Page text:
Rural Schools Task Force

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Created by Commissioner Mike Morath in 2016, the Texas Rural Schools Task Force is charged with identifying current challenges and best practices for rural school districts statewide. 

Rural school districts across Texas face many educational challenges unique to their size and region. The Rural Schools Task Force conducted regional forums that provided opportunities for task force members and area superintendents to share insights for innovation in the areas of teacher recruitment, teacher retention, resource allocation, use of technology, as well as parent and community engagement.

The Texas Rural Schools Task Force met four times in Austin in 2016 with additional meetings in 2017. 

Final recommendations were presented to Commissioner Morath and are available in the report below:

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Members of the Rural Schools Task Force were selected to participate based on outstanding student achievement and a willingness to innovate. The superintendents and school districts on the task force include:

  • Bloomburg ISD – Brian Stroman (ESC Region 8)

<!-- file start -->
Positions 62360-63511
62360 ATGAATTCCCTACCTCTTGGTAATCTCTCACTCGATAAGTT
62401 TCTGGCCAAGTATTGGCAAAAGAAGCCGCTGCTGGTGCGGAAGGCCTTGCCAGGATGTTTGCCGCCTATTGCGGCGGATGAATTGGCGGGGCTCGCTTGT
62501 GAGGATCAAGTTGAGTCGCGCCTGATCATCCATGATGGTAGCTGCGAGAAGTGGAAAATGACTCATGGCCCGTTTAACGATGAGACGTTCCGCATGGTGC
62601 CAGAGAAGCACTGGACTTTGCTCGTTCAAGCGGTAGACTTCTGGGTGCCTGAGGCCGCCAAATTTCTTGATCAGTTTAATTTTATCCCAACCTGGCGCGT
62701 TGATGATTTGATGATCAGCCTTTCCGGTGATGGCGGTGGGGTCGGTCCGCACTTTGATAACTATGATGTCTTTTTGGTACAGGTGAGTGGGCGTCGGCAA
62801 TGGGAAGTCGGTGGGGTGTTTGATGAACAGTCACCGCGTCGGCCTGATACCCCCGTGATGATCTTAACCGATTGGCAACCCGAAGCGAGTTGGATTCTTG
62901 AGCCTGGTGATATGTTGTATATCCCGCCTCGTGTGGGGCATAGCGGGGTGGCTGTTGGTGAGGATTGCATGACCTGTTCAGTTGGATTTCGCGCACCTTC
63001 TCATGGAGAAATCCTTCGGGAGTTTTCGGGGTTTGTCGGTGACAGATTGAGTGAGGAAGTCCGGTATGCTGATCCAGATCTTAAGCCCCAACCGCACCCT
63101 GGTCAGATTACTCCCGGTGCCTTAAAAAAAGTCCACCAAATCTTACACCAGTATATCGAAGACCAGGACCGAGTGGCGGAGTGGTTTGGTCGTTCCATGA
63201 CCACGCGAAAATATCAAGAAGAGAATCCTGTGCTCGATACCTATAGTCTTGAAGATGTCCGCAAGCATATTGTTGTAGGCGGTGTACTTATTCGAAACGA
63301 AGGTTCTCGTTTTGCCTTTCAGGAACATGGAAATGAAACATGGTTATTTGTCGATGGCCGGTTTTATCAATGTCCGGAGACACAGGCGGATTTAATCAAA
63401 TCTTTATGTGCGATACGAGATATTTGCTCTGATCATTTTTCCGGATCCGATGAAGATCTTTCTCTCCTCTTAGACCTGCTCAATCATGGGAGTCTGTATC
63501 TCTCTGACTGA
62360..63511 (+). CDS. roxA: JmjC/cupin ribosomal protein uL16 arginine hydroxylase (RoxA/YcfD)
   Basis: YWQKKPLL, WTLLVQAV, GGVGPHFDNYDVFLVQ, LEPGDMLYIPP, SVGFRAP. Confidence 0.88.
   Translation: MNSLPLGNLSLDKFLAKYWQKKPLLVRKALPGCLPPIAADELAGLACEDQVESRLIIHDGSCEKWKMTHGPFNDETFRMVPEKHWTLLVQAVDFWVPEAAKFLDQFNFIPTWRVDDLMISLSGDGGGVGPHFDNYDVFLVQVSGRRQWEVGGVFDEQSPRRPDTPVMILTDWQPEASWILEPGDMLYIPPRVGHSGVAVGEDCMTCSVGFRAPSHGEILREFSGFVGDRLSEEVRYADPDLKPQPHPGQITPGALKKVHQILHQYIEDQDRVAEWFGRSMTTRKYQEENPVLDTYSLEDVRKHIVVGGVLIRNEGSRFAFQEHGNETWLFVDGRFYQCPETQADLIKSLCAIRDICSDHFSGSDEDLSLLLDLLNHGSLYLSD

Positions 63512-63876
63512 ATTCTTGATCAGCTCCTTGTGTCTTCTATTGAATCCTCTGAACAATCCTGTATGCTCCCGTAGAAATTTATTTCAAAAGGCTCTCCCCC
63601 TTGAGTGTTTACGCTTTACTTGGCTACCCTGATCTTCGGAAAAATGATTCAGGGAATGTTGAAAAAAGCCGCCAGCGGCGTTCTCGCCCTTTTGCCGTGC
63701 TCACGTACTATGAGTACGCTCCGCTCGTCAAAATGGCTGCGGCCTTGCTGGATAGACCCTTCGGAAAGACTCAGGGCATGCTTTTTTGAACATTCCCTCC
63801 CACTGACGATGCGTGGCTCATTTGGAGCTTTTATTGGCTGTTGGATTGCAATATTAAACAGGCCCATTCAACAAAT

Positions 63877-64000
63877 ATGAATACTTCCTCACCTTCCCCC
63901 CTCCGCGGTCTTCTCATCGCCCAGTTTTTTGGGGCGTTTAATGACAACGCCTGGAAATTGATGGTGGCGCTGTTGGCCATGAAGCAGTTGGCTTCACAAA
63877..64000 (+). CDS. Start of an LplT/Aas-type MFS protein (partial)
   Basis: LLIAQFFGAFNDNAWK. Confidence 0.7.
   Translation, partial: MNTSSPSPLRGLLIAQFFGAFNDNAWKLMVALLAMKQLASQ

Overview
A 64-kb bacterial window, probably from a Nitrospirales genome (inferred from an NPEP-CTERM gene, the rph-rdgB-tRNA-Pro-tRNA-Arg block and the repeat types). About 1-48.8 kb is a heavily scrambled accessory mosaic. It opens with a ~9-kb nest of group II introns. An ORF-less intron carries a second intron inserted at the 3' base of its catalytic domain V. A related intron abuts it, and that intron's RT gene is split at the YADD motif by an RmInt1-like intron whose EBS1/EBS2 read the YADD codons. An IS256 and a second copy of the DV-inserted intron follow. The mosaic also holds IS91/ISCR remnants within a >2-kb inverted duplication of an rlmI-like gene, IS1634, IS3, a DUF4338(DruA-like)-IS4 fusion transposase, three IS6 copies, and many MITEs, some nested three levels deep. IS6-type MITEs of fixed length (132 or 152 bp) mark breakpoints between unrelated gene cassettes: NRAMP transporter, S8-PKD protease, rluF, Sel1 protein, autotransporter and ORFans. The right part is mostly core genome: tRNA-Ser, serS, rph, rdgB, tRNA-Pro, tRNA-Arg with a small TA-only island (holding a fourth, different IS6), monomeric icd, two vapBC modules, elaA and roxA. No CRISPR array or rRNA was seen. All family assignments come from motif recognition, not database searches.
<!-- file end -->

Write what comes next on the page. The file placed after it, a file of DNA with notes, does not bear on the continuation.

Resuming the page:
• Bronte ISD – Tim Siler (ESC Region 15)
  • Center Point ISD – Cody Newcomb (ESC Region 20)
  • Channing ISD – Robert McLain (ESC Region 16)
  • Cisco ISD – Kelly West (ESC Region 14)
  • Community ISD – Roosevelt Nivens (ESC Region 10)
  • Ezzell ISD – Lisa Berckenhoff, (ESC Region 3)
  • Era ISD – Jeremy Thompson,   (ESC Region 11)
  • Flatonia ISD – Beverly Mikulenka (ESC Region 13)
  • Floydada ISD – Gilbert Trevino (ESC Region 17)
  • Fort Hancock ISD – Jose Franco (ESC Region 19)
  • Mineola ISD – Kim Tunnell (ESC Region 7)
  • Moody ISD – Gary Martel (ESC Region 12)
  • Ricardo ISD – M.T. “Vita” Canales (ESC Region 2)
  • Roma ISD – Carlos Guzman (ESC Region 1)
  • Sabine Pass ISD – Kristi Heid (ESC Region 5)
  • Seymour ISD – John Baker (ESC Region 9)
  • Snook ISD – Brenda Krchnak (ESC Region 6)
  • Stafford Municipal School District – Robert Bostic (ESC Region 4)
  • Terlingua Common School District – Bobbie Jones (ESC Region 18)

 

According to the U.S. Department of Education’s National Center for Education Statistics, Texas has more than 2,000 campuses classified as being in rural areas. Nationally, Texas has more schools in rural areas than any other state with more than 20 percent of campuses located in rural areas.